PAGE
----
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May 7, 2019

New discovery could alleviate salty soil symptoms in food crops

Posted by in categories: biological, food

New research published in Nature Scientific Reports (opens in new window) has found that a hormone produced by plants under stress can be applied to crops to alleviate the damage caused by salty soils. The team of researchers from Western Sydney University and the University of Queensland identified a naturally-occurring chemical in plants that reduces the symptoms of salt stress in plants when applied to soil, enabling the test plants to increase their growth by up to 32 times compared with untreated plants.

Salinity is a huge issue across the world, affecting more than 220 million hectares of the world’s irrigated farming and food-producing land. Salinity occurs when salty irrigation water is repeatedly applied to crops, leading to progressively increasing levels of salt in the soil which reduces , increases susceptibility to drought and damages soil microbiology. Scientists have long tried to find ways to breed salt-tolerance or develop methods that remove salt, and this new research is promising in its potential ability to reduce the damage in that results from salt.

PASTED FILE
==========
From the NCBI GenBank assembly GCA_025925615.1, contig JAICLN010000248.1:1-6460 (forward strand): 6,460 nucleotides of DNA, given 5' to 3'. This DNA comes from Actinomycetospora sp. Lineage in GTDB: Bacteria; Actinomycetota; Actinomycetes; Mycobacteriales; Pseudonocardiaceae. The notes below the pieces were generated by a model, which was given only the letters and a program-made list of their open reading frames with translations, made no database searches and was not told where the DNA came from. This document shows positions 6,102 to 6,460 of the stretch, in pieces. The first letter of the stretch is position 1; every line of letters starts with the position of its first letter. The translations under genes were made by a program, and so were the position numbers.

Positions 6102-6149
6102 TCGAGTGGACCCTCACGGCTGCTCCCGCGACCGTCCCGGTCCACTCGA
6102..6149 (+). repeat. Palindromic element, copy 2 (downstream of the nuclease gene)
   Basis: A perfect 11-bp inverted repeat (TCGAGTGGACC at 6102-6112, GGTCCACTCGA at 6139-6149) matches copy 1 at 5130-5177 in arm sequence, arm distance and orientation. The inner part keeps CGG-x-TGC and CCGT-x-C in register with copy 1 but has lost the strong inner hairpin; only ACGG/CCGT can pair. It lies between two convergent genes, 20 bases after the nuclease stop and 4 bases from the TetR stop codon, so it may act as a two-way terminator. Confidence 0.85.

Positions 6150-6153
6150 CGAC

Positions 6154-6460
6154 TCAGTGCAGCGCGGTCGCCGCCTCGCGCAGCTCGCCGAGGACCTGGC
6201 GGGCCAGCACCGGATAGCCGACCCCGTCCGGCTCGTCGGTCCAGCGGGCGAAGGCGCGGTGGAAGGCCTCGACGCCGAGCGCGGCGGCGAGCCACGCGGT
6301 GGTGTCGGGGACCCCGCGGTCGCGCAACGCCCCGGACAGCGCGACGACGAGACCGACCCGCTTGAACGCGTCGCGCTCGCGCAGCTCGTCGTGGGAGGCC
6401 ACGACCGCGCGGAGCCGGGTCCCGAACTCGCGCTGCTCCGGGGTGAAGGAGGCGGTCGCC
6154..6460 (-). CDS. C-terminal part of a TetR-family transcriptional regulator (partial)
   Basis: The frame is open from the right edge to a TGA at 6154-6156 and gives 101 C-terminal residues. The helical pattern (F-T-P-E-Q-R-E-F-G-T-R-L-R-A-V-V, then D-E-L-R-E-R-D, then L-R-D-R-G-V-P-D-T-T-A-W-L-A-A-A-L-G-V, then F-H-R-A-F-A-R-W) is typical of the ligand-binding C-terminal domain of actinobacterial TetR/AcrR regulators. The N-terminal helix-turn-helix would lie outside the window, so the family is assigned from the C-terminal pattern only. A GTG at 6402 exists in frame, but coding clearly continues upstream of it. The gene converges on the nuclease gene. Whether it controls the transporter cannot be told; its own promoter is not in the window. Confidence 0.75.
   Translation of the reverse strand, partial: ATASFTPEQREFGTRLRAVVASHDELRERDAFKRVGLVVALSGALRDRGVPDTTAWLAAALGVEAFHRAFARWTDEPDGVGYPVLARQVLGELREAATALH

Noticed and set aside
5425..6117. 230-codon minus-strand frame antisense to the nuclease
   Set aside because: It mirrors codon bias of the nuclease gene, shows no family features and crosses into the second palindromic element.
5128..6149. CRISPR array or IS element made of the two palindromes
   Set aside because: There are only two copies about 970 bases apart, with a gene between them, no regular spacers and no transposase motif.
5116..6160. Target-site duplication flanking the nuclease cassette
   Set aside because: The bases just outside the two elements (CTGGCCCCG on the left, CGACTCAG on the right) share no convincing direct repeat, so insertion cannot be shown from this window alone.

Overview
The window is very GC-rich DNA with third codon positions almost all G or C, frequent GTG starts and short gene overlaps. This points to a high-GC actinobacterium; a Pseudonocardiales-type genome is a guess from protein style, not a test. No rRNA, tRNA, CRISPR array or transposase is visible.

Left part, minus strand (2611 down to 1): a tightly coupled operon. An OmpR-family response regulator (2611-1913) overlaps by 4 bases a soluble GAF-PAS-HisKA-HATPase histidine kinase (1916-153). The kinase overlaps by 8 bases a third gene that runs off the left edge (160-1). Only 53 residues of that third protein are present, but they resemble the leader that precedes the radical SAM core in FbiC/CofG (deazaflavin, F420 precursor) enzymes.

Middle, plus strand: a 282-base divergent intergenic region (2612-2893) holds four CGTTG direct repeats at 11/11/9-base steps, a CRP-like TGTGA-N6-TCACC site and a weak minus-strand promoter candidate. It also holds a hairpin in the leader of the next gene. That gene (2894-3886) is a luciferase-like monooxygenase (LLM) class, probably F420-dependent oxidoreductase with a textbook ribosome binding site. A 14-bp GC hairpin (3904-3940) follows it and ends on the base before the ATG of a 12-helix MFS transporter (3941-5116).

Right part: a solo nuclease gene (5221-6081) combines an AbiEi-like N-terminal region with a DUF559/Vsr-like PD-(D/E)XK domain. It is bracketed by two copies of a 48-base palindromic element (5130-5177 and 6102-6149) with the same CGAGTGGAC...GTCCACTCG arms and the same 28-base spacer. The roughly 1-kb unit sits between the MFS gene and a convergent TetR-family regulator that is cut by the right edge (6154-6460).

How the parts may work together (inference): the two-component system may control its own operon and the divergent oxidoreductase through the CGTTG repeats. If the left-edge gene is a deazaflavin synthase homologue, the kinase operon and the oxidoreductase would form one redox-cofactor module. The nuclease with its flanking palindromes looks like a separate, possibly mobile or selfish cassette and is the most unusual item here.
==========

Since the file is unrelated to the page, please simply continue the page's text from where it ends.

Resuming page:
“We identified a compound called ACC that occurs naturally in plants when they become stressed by drought, heat or salty conditions,” said Dr. Hongwei Liu, Postdoctoral Fellow in Soil Biology and Genomics at the Hawkesbury Institute for the Environment at Western Sydney University.

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